Personalized Learning: Preparing High School Students to Create their Futures

Edited by Joseph DiMartino, John Clarke, and
Denise Wolk (The Scarecrow Press, 368 pages, $43.95)
reviewed by Jill Davidson

Personalized Learning affirms and enlightens the efforts of high school educators who base their pedagogy on knowing students’ minds and hearts well, advocating structures and methods that support students’ particular, idiosyncratic ways of learning and teachers’ judgments about how best to teach them.

Editor Joseph DiMartino introduces the book, suggesting personalization can be a powerful lever that quickly creates fertile learning and teaching conditions because it puts the focus of a school where it should be, on students. DiMartino affectingly describes how school failed his own children, and makes the compelling assertion that personalization gains significance as students get older and prepare to find their places in the world beyond school.

Several among the book’s eighteen chapters stand out. Heading up the book’s first section, on personalized learning plans, Elliot Washor illustrates how such plans entirely guide teaching and learning at the Met in Providence, Rhode Island; a powerful essay by student Priscilla Santana follows, emphasizing the way that the Met’s curriculum and teachers helped her engage with the world and create a path for herself.

Also in the first section, Anne Frederichs and David Gibson discuss the experience of using personalized learning plans at Montpelier High School in Montpelier, Vermont, making the point that personalization is alien to many students. This cogent warning is backed up by their emphasis on the skills and attributes that teachers, parents, advisors and friends need when the spotlight suddenly is on a student who has been comfortable in dim anonymity.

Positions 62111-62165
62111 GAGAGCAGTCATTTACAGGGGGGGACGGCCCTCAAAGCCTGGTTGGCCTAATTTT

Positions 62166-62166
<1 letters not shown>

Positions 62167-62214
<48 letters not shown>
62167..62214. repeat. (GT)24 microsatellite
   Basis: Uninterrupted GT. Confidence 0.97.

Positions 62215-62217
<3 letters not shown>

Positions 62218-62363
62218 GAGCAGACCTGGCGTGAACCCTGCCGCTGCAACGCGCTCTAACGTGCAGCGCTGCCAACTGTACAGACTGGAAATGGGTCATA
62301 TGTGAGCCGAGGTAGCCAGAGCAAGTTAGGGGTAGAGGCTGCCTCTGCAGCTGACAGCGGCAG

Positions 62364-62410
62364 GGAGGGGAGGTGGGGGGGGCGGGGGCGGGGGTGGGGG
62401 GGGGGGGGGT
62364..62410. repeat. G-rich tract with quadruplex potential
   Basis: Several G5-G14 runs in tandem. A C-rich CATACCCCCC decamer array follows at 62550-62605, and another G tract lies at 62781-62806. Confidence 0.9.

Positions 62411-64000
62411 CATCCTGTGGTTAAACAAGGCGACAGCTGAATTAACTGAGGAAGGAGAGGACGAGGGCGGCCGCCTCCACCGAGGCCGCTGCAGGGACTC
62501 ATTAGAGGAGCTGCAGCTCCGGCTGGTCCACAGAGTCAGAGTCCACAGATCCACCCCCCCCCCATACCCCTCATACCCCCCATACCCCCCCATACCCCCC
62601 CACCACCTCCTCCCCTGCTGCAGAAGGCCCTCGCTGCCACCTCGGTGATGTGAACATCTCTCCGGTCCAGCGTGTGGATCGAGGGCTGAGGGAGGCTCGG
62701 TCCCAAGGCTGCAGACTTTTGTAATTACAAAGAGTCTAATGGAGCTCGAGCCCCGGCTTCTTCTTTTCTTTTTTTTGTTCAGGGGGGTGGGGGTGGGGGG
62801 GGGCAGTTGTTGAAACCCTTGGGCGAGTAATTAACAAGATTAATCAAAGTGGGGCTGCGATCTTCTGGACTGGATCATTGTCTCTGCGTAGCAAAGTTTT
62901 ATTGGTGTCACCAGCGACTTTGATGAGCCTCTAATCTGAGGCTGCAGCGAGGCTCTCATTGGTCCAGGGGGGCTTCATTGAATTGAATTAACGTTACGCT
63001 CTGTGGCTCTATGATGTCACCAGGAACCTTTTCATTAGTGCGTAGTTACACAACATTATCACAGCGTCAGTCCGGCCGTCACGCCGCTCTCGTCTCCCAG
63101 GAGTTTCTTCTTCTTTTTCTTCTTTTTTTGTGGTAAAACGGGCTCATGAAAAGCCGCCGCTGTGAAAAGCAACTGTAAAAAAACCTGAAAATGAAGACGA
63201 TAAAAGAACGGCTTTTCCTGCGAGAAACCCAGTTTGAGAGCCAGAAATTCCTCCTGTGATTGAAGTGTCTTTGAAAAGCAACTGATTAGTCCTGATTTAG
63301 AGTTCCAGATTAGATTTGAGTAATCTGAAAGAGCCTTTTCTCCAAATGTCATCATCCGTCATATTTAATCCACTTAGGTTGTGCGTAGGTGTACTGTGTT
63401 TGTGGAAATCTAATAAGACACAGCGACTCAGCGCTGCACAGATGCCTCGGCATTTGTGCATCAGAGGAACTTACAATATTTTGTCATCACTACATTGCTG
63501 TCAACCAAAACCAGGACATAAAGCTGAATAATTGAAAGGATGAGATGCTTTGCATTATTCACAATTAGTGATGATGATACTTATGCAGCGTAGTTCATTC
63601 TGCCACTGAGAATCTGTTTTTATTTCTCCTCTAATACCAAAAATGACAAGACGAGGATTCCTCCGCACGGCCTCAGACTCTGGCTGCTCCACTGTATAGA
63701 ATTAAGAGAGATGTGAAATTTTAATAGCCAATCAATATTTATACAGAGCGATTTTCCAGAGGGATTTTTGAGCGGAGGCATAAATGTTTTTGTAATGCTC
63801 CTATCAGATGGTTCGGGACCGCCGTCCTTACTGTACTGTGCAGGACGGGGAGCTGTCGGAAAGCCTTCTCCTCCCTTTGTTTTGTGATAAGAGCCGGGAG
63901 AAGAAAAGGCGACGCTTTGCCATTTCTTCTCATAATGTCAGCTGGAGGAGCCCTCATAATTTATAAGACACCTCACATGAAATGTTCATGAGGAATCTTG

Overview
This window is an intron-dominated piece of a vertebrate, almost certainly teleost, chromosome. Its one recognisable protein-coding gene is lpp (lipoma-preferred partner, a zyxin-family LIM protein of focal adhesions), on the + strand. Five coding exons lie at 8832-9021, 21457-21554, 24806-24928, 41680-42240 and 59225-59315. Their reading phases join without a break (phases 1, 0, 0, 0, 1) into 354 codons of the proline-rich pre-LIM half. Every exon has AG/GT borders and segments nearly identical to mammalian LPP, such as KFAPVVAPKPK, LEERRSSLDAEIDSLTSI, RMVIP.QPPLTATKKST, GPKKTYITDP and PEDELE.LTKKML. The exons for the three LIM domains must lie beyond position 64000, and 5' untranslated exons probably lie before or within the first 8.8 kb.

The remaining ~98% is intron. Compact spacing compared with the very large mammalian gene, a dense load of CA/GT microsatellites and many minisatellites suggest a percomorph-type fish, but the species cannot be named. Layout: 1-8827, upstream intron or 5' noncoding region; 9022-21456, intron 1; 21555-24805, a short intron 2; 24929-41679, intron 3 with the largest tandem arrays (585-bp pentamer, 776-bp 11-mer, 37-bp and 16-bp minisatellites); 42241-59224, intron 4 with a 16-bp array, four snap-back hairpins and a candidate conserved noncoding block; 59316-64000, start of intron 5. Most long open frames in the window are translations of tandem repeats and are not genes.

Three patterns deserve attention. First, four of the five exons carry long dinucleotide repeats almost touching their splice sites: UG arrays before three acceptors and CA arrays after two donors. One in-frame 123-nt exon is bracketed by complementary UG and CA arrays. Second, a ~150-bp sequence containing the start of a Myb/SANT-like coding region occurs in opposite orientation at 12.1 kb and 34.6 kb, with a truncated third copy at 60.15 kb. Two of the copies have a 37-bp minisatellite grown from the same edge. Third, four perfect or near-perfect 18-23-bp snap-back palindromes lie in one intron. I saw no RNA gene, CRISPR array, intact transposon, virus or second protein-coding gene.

The second section looks at teaching; within it, discussing teacher training centered around personalization, A. Thomas Billings offers a useful ten-point list of ideas for student-centered learning. In the third section, devoted to school design, Mary Ann Lachat and Martha Williams write about how educators can collect and use data to make pedagogical decisions within the context of personalization.

The book’s fourth section, on systems, contains a unique perspective from John Clarke on organic school change that evolves from relationships among adults. “Focused human energy is what school change requires,” Clarke writes, and throughout Personalized Learning, positive human relationships and connections emerge as the simplest and best principle around which to structure schools.